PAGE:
The Guardian February 21, 2001


Private school outrages

Would you send your child to a school like this? Would you send your 
child to be educated at a school where he or she ran a real danger of being 
abused and then ignored? Australian private schools are now seriously 
examining the outcomes of the latest horror stories to emerge concerning 
treatment of their students.

Last week a court awarded $2.5 million to a man permanently injured by a 
savage caning in a Catholic school in 1984. The week before, a Sydney court 
heard the case of students horrifically abused in Trinity College, an elite 
Anglican boarding school for boys.

The college authorities initially strenuously denied that there is a 
culture of bullying at the school, but the two accused boys testified that 
they themselves had been a victim of similar attacks. One had been the 
subject of an apprehended violence order taken out after he rubbed boot 
polish into a fellow student's face last year.

The State Prosecutor's statement of the events involved in the cases 
acknowledged that such a culture did exist, and the statement has now been 
corroborated by the boys' defendants.

It was noted that during last year the culture of bullying and "rumbling" 
had been left unchecked and that there was "seemingly minimal supervision 
or responsibility by staff", which culminated in the attacks on the younger 
students.

One of the boys accused of the offences was considered a student leader, 
and was highly respected by the college leadership.

The private school system has now suffered significant damage from the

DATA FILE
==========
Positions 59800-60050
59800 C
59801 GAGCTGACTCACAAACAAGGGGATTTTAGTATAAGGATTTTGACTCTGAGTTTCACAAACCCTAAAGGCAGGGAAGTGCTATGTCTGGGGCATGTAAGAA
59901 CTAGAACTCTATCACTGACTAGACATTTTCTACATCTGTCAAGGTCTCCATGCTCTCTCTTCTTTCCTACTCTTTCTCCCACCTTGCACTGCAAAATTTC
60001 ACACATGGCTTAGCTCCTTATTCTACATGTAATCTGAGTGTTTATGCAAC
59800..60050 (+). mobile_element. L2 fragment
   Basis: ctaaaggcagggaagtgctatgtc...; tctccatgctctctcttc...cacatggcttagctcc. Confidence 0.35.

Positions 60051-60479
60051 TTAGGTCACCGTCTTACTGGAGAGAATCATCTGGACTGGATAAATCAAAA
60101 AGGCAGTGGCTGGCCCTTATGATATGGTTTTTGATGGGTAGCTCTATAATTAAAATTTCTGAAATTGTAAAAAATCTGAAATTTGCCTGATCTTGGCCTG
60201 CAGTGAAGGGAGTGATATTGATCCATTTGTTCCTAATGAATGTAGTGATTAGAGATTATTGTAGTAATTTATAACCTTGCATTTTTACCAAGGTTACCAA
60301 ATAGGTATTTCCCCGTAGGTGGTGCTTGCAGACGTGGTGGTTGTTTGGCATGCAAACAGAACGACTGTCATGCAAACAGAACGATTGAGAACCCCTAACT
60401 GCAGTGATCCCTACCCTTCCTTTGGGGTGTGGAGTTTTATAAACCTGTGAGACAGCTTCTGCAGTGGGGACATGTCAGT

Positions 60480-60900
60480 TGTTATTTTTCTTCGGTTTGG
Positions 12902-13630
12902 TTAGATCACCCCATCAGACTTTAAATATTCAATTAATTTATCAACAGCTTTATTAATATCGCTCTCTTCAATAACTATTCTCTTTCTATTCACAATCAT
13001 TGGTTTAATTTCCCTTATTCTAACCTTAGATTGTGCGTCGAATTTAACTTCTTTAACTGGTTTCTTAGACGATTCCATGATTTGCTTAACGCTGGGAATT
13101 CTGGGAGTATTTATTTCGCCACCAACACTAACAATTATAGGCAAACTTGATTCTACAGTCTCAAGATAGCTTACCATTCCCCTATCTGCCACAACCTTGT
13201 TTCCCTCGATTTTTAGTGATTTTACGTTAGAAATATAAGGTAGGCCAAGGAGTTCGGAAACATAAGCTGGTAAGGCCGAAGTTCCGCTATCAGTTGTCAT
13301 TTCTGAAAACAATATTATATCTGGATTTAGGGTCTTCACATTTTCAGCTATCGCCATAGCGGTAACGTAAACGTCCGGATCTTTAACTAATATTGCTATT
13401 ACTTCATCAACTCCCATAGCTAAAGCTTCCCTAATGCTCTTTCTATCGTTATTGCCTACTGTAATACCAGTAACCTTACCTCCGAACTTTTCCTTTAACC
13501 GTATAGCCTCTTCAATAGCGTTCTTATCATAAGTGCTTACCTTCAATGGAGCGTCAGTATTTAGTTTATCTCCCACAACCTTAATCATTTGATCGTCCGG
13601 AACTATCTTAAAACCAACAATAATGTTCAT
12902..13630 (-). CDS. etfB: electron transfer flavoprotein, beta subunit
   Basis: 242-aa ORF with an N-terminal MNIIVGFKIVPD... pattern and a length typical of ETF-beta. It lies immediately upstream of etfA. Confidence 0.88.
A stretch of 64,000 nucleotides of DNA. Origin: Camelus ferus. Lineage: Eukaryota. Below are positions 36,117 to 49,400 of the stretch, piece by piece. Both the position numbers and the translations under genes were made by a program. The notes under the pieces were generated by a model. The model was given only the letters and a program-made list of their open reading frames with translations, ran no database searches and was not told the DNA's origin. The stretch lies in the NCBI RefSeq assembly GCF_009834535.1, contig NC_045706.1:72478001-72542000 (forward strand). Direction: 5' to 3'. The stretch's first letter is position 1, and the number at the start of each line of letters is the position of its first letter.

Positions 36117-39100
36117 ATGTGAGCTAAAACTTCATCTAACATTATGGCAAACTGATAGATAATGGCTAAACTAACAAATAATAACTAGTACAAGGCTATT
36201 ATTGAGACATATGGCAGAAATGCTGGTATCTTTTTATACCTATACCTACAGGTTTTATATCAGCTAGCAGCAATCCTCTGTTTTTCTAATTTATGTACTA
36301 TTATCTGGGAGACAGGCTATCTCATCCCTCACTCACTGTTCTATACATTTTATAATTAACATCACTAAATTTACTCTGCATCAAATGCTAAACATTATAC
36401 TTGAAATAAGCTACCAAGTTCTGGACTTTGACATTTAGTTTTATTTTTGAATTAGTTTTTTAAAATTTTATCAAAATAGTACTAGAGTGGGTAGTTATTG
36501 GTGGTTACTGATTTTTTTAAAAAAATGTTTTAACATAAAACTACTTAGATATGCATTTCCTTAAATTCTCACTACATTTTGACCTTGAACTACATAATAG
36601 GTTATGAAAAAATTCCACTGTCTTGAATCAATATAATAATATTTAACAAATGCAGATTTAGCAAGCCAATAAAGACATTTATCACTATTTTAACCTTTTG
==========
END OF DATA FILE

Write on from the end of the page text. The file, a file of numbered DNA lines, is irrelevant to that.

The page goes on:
publicity associated with the latest cases of abuse, and from the court 
case which resulted in last week's massive damages settlement.

In a transparent attempt to shift the blame from the colleges themselves, 
many of the elite private schools have blamed the Trinity students for the 
problems there, in particular the "code of silence among the boys."

However, the father of one of the victims recently claimed that the schools 
maintain their own code of silence, and that "the school's reaction is ... 
focused on managing the media  rather than informing parents who are in 
the dark, or kids who are in the dark and have been all along."

He noted that the College authorities had already found places in other 
schools for the boys who carried out the attacks.

Although the Trinity case raises questions about the supervision and 
security of the students, it also raises fundamental questions about the 
nature of elite private education.

In another response to the events at Trinity, the headmaster of the King's 
School at Parramatta pointed to the widespread nature of bullying as a 
society problem, referring specifically to the Defence Forces' recent 
stand-down of troops to attend special anti-bullying lectures.

Although this also constituted an attempt to deflect responsibility from 
the private schools, he was closer to the mark than his colleagues.

The elite private schools claim to equip their students for positions of 
leadership in the community, and many of their students assume management 
positions in major corporations and the military.

The elite private schools are primarily institutions for the training of 
the future leaders of the various wings of capital, and the widespread 
culture of bullying is surely a reflection of the oppressive and unjust 
nature of capitalism itself.

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